Not in the least, though, is the discouragement survivors of police abuse feel from the public at large because, often, people believe that the police are incorruptible and above suspicion while victims of police abuse are thought to have somehow deserved the abuse they received. Even if we are found innocent by a court, we are still forever judged by society.
Generally, I think this creates a unique sense of isolation for those who are the victims of such abuse, and I wonder if other victims have the same feeling of isolation that I have, as a victim of police misconduct and a person who writes about it.
So, I want to invite any victims of police misconduct to write, partly for my own benefit to see if they have the same problems I do, but also to see if a dialog can help people who are so utterly isolated by society and by the very abuse that forces them to suffer in silence.
Ever since my experience, I've suffered horrible nightmares, ones that wake me up at night and keep me from sleeping again, and ones that stay with me in the waking hours of the day. I wonder if any of you have these as well?
Mine aren't just about what happened to me, though some are... But usually they are about what else the police might do to me, my family, and even my friends in retribution for my speaking out. For example, I can't shake last night's nightmare, a common one for me where the police bust down my door, handcuff and restrain me, then assault and brutalize my family in front of me before killing them and framing me for their crime.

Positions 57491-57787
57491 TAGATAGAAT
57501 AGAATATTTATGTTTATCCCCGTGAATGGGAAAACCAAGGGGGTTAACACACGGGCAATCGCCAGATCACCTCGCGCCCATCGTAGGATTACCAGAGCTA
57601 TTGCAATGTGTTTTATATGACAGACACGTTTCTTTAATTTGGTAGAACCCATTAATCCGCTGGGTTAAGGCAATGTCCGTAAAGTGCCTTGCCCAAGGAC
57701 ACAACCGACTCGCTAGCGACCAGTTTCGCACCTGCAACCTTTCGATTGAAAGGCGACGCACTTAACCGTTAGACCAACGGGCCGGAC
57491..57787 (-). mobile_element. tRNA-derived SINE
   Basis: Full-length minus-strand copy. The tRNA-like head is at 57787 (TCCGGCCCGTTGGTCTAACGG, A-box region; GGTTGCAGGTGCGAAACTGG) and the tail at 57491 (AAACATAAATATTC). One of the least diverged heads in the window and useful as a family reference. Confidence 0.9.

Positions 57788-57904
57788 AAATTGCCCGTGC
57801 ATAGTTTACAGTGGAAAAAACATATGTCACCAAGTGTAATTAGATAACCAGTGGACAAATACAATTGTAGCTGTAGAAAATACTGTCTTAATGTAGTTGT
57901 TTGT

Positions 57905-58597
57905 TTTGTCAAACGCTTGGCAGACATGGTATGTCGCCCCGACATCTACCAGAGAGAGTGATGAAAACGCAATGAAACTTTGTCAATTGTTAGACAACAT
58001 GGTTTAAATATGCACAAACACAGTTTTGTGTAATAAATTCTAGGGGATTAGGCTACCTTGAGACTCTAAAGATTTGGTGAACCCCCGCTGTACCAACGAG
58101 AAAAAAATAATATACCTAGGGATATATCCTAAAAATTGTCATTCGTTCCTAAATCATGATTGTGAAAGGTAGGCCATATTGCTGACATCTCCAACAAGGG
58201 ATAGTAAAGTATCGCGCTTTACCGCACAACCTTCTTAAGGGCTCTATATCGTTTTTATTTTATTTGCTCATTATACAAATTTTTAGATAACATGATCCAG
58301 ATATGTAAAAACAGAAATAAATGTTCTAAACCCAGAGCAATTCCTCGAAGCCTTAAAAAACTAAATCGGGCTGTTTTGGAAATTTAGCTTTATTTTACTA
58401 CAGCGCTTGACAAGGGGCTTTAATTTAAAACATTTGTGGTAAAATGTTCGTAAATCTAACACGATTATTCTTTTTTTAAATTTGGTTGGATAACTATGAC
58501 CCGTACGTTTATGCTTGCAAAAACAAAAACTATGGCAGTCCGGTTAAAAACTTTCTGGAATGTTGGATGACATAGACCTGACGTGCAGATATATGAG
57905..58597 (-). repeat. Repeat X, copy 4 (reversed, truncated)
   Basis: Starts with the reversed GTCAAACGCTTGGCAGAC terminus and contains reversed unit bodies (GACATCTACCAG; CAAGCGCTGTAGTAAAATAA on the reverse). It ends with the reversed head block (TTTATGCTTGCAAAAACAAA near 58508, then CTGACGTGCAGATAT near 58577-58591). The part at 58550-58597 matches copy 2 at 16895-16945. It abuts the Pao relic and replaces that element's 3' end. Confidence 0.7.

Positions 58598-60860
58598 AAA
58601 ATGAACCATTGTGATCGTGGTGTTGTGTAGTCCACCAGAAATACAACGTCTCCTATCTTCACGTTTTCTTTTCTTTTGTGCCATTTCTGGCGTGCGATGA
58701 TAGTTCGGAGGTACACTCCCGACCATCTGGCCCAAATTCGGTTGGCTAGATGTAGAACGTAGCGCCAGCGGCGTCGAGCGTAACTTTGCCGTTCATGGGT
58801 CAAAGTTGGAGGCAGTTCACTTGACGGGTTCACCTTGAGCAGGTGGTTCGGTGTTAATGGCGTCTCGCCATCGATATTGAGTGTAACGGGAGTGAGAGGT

It's a graphic nightmare and what makes it worse is that I'm sure the police could get away with something like that and that some of them would have no twinge of conscience stopping them from doing it. So, I spend my day going over in my head what I would do to try and save some of my family in case it happened... and re-live the nightmare over and over again all day.
Since we are all discouraged from talking about it, I am left to wonder if I alone suffer these nightmares or if others suffer them in silence and fear too. If you do... at least take solace in the fact that you are not alone... and if you feel the need to talk about it, even in private and anonymously, I'm all ears.
...after all, it's bad enough that we were forced to endure one injustice, but it's an continuous injustice to be forced to suffer it and constantly re-live it in silence.
at 1:55 PM
Sunday, February 24, 2008
In a previous article, we had sent out an invitation to Seattle city council members to share with us what their thoughts were on the current police accountability reform efforts and the Seattle Police Officer's Guild's seeming intransigence in regards to those reforms.
Reportedly, the contract negotiations with the guild have recently stalled in the midsts of calls for police accountability improvements which include those made by the council's panel, the SCCPAP, and an additional 29 recommendations from a panel formed by the mayor, the OPARP.